Presumptive Democratic presidential nominee Hillary Clinton was in Springfield, Ill., Wednesday where she sought to use the symbolism of a historic landmark to draw parallels to a present-day America that is in need of repairing deepening racial and cultural divides.

The Old State Capitol — where Abraham Lincoln delivered his famous "A house divided" speech in 1858 warning against the ills of slavery and where Barack Obama launched his presidential bid in 2007 — served as the backdrop for Clinton as she spoke of how "America's long struggle with race is far from finished."

Episode 711: Hooked on Heroin

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When we meet the heroin dealer called Bone, he has just shot up. He has a lot to say anyway. He tells us about his career--it pretty much tracks the evolution of drug use in America these past ten years or so. He tells us about his rough past. And he tells us about how he died a week ago. He overdosed on his own supply and his friend took his body to the emergency room, then left.

New British Prime Minister Theresa May announced six members of her Cabinet Wednesday.

Amid a sweeping crackdown on dissent in Egypt, security forces have forcibly disappeared hundreds of people since the beginning of 2015, according to a new report from Amnesty International.

It's an "unprecedented spike," the group says, with an average of three or four people disappeared every day.

The Republican Party, as it prepares for its convention next week has checked off item No. 1 on its housekeeping list — drafting a party platform. The document reflects the conservative views of its authors, many of whom are party activists. So don't look for any concessions to changing views among the broader public on key social issues.

Many public figures who took to Twitter and Facebook following the murder of five police officers in Dallas have faced public blowback and, in some cases, found their employers less than forgiving about inflammatory and sometimes hateful online comments.

As Venezuela unravels — with shortages of food and medicine, as well as runaway inflation — President Nicolas Maduro is increasingly unpopular. But he's still holding onto power.

"The truth in Venezuela is there is real hunger. We are hungry," says a man who has invited me into his house in the northwestern city of Maracaibo, but doesn't want his name used for fear of reprisals by the government.

The wiry man paces angrily as he speaks. It wasn't always this way, he says, showing how loose his pants are now.

Ask a typical teenage girl about the latest slang and girl crushes and you might get answers like "spilling the tea" and Taylor Swift. But at the Girl Up Leadership Summit in Washington, D.C., the answers were "intersectional feminism" — the idea that there's no one-size-fits-all definition of feminism — and U.N. climate chief Christiana Figueres.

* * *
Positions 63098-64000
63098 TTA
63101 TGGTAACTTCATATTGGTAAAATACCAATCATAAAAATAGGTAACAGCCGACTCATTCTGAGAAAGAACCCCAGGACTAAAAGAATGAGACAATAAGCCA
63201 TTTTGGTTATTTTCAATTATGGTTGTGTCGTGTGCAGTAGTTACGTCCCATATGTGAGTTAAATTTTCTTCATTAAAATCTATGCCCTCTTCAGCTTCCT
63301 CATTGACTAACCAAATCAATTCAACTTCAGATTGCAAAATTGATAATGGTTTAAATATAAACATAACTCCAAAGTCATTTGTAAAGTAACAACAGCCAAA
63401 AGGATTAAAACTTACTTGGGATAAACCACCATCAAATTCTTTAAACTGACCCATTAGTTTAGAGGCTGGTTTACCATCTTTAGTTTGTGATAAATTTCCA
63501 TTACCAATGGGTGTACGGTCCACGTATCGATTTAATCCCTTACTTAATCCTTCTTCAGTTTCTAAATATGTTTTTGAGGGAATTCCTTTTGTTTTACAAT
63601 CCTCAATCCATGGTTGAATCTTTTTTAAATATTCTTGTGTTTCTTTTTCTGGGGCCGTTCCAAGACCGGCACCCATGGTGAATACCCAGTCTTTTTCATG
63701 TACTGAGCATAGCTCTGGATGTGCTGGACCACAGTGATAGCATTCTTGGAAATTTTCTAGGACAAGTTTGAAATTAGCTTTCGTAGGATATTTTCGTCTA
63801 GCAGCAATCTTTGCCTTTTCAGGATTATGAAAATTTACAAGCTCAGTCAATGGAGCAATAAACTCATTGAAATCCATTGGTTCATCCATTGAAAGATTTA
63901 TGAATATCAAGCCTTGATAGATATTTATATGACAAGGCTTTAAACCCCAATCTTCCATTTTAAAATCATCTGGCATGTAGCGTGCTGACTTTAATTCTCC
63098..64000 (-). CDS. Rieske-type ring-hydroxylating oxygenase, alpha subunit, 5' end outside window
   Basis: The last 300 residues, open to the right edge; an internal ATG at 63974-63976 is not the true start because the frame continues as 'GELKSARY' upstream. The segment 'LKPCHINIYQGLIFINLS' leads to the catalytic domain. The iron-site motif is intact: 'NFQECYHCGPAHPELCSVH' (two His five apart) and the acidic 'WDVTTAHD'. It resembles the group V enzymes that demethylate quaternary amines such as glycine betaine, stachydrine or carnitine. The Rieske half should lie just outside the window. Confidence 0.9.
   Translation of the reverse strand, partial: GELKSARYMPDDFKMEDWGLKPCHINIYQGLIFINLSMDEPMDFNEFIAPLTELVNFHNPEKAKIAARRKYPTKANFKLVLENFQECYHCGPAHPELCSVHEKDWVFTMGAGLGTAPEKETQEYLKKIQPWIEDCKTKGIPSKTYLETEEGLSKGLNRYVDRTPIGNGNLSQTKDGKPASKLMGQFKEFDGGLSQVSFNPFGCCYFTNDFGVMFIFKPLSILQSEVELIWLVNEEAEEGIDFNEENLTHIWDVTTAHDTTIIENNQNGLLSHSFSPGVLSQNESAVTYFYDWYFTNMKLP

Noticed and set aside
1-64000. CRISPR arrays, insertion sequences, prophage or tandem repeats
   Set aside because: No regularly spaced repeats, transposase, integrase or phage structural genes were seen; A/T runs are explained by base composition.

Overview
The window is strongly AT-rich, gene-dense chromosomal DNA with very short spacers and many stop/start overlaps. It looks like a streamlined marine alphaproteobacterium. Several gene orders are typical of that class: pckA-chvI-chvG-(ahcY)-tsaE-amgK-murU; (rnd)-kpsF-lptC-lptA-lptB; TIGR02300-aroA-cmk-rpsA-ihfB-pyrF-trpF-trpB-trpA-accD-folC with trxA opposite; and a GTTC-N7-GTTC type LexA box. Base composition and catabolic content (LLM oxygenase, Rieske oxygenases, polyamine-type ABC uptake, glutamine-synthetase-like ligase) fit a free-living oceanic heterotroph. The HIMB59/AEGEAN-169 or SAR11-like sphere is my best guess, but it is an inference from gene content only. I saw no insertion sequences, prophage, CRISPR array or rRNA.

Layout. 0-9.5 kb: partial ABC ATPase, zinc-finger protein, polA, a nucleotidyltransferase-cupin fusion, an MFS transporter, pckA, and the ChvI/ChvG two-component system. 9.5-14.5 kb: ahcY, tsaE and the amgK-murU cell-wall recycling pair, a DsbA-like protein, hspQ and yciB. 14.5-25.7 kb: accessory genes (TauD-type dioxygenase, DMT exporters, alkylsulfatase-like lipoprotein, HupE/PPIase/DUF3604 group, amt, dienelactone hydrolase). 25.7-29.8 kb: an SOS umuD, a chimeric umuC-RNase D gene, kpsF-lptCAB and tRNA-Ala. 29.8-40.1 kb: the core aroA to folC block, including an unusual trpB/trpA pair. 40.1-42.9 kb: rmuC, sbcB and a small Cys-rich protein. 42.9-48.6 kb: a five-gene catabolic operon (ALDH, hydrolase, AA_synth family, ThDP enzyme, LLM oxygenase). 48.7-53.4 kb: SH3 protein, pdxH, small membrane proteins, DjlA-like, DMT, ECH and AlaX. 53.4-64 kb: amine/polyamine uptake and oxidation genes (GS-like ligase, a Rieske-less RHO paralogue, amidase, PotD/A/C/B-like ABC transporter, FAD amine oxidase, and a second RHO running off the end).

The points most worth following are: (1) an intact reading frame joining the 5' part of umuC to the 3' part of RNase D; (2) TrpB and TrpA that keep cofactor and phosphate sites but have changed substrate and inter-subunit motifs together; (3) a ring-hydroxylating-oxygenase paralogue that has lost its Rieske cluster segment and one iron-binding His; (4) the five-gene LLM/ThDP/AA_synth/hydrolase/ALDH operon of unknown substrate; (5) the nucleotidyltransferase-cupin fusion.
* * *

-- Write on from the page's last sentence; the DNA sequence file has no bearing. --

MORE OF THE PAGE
Copyright 2016 NPR. To see more, visit http://www.npr.org/.

Arizona Hispanics Poised To Swing State Blue

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Job Growth Was Modest In September, Survey Signals

Oct 2, 2013
Originally published on October 2, 2013 1:46 pm

Private employers added 166,000 jobs to their payrolls in September, a modest gain after slightly less growth the month before, according to the latest ADP National Employment Report.

Because of the partial government shutdown, the data from the payroll processing firm's monthly survey could be the only clues we get this week about how many jobs were added last month. The Labor Department has said its Bureau of Labor Statistics won't be releasing its September jobs report on Friday, as scheduled, if the shutdown continues.

According to ADP, which works with economists at Moody's Analytics to produce its monthly report:

-- "Service-providing industries added 147,000 jobs in September, down from 152,000 in August."

-- "Goods-producing employment roseby 19,000 jobs in September, a slight increase over its August growth rate."

-- "Construction payrolls added 16,000 jobs."

-- "Manufacturing payrolls increased by 1,000."

ADP also revised down its estimate of job growth in August. It had thought that private employers added 176,000 jobs. Now, it estimates they added 159,000.

In a statement released with the data, Moody's chief economist Mark Zandi says:

"The job market appears to have softened in recent months. Fiscal austerity has begun to take a toll on job creation. The run-up in interest rates may also be doing some damage to jobs in the financial services industry. While job growth has slowed, there remains a general resilience in the market. Job creation continues to be consistent with a slowly declining unemployment rate."

Bloomberg News says the jobs figure for September is about 14,000 less than what economists had expected.

Copyright 2013 NPR. To see more, visit http://www.npr.org/.